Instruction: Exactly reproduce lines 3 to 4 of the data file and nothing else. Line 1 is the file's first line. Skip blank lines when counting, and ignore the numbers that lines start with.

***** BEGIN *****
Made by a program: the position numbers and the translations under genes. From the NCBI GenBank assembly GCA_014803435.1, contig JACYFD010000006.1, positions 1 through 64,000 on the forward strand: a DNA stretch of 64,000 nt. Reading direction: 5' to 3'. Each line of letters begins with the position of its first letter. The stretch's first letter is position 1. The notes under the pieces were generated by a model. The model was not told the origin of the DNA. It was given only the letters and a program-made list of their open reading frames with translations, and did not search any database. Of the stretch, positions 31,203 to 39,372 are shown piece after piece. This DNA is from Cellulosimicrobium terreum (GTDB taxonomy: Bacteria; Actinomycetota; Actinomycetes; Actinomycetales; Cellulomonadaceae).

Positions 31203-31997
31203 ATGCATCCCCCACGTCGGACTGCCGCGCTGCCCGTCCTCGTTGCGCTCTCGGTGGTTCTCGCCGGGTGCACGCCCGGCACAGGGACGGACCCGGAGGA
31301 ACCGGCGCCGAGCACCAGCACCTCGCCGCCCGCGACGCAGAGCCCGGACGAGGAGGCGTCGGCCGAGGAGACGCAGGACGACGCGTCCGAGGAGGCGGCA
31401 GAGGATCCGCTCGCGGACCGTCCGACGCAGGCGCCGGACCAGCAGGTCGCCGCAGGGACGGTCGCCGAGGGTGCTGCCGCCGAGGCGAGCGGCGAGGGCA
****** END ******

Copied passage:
31203 ATGCATCCCCCACGTCGGACTGCCGCGCTGCCCGTCCTCGTTGCGCTCTCGGTGGTTCTCGCCGGGTGCACGCCCGGCACAGGGACGGACCCGGAGGA
31301 ACCGGCGCCGAGCACCAGCACCTCGCCGCCCGCGACGCAGAGCCCGGACGAGGAGGCGTCGGCCGAGGAGACGCAGGACGACGCGTCCGAGGAGGCGGCA